Carson City’s sex-assault resources are good, Public Health officer says

City resources for sexual assault victims are top-notch, but it isn’t easy to curb the number of such attacks, Carson City Public Health Officer Susan Pintar said Friday.

“I think that they are among the best,” Pintar said of the resources, adding that they’re needed because she doesn’t see the number of attacks decreasing.

The physician, who also is the chairwoman of the city’s Board of Health, responded to a question about trends in the aftermath of her report last Wednesday regarding health in general and the Sexual Assault Response Team (SART), which she re-instituted upon becoming the city’s Public Health officer.

The SART part of the report showed 56 sex-offense reports in 2012 and 26 through about the first half of this year. It showed 53 Sexual Assault Response Advocate clients and accompaniments in 2012, compared with 19 the first half of this year. Accompaniments basically are client/advocate matchups to aid victims.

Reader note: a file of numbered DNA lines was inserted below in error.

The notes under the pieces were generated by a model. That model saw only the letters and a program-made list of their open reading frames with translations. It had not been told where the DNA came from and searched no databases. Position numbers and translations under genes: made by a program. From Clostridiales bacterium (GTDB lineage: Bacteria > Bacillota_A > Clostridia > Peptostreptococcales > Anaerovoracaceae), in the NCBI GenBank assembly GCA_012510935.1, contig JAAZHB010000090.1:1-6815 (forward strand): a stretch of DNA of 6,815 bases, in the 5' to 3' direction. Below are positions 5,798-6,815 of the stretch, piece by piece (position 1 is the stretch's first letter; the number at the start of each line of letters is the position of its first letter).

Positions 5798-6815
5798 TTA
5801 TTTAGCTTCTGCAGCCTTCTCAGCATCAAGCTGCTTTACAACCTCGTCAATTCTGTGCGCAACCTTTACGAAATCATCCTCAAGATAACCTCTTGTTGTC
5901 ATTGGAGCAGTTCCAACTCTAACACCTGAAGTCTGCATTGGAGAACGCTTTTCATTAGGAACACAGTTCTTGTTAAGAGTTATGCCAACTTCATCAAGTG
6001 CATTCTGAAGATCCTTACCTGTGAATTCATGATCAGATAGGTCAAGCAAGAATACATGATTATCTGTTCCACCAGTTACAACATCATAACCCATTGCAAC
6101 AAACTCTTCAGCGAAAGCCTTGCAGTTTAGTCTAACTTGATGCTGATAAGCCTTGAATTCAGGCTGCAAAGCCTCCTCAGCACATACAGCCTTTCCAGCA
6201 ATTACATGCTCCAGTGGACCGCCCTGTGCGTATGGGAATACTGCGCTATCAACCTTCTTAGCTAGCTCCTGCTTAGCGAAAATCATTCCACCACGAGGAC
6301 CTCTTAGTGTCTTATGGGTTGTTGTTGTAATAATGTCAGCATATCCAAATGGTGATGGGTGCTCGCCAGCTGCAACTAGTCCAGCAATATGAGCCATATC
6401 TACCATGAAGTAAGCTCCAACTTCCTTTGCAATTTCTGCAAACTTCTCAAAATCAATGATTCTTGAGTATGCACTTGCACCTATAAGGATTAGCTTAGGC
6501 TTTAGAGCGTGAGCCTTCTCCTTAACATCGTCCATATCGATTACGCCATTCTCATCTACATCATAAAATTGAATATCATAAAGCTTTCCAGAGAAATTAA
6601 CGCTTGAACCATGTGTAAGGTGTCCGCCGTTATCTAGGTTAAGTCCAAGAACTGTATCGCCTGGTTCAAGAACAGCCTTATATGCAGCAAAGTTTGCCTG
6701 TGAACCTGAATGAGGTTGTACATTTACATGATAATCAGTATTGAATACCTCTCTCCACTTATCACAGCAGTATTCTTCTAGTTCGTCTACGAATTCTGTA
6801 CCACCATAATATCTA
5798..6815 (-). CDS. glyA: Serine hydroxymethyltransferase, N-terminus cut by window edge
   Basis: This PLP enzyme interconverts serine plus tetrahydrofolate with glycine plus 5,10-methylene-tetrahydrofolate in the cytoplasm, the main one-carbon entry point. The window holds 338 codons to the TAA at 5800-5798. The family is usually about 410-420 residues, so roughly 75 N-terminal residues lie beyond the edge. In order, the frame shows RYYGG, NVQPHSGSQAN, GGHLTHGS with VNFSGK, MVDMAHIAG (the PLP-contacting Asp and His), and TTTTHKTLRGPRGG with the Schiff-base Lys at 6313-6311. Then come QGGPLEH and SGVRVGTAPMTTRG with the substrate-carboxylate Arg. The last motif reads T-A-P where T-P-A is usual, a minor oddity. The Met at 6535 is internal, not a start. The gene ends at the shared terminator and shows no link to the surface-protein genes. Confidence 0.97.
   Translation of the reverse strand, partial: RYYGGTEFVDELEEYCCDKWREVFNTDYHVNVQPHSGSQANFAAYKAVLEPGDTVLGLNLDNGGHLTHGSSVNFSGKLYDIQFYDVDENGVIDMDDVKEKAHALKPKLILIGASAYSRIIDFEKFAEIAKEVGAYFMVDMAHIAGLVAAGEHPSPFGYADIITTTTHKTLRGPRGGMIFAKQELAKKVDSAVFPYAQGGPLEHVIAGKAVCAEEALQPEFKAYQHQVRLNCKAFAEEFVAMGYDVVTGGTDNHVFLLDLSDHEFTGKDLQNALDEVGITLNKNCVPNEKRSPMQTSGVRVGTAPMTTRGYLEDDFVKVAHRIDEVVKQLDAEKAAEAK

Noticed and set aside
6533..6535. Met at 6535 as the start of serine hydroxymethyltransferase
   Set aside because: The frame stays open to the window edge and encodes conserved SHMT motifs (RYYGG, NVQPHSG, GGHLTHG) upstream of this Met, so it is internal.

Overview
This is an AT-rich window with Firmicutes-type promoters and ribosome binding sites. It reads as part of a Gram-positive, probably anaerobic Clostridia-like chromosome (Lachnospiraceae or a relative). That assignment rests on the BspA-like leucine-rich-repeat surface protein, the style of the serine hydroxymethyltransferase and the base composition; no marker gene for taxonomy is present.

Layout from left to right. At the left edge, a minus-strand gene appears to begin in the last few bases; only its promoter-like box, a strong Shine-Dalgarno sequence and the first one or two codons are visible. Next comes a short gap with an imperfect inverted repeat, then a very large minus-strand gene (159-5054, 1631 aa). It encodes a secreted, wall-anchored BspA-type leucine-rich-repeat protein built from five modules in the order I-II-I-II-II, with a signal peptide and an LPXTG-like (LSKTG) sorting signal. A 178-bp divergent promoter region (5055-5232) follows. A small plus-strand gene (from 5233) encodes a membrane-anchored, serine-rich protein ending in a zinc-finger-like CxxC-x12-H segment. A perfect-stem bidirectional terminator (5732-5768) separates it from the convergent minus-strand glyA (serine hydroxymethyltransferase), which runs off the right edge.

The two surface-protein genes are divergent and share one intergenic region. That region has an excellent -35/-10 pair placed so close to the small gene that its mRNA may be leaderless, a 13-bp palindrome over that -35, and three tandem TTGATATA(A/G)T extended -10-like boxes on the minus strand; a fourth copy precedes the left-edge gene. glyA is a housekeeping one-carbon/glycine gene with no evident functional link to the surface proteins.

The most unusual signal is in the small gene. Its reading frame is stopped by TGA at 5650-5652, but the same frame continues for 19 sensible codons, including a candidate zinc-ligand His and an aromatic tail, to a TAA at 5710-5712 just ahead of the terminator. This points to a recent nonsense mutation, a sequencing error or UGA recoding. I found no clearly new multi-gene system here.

The report also showed 730 protective and stalking orders in 2012, but just 310 the first half of this year.

Despite surface appearance, this year’s first-half statistics look better than last year’s for all 12 months. Pintar said the appearance is illusory. She said that is because summer may produce more incidents, as well as other factors. She referred questions about details and trend lines to Lisa Lee of Carson City’s Advocates to End Domestic Violence.

Lee and Traci Trenoweth, coordinator for the Sexual Assault Response Advocates program, agreed with Pintar that a downtrend didn’t appear likely if one checks history.

“We have gone up pretty significantly,” Trenoweth said, looking at longer-term data and related matters. She said that by the specific definition of accompaniments, the number was in the 50s last year but there were actually more than 70 incidents involved in reaching the lower number.

She also said sexual assaults can be few for a while, then spike.

“I wish it was going the other way,” she said.

Lee, meanwhile, joined Pintar in saying the resources available are good. She called the city “really fortunate” to have a good relationship with those in the health care field, for example.


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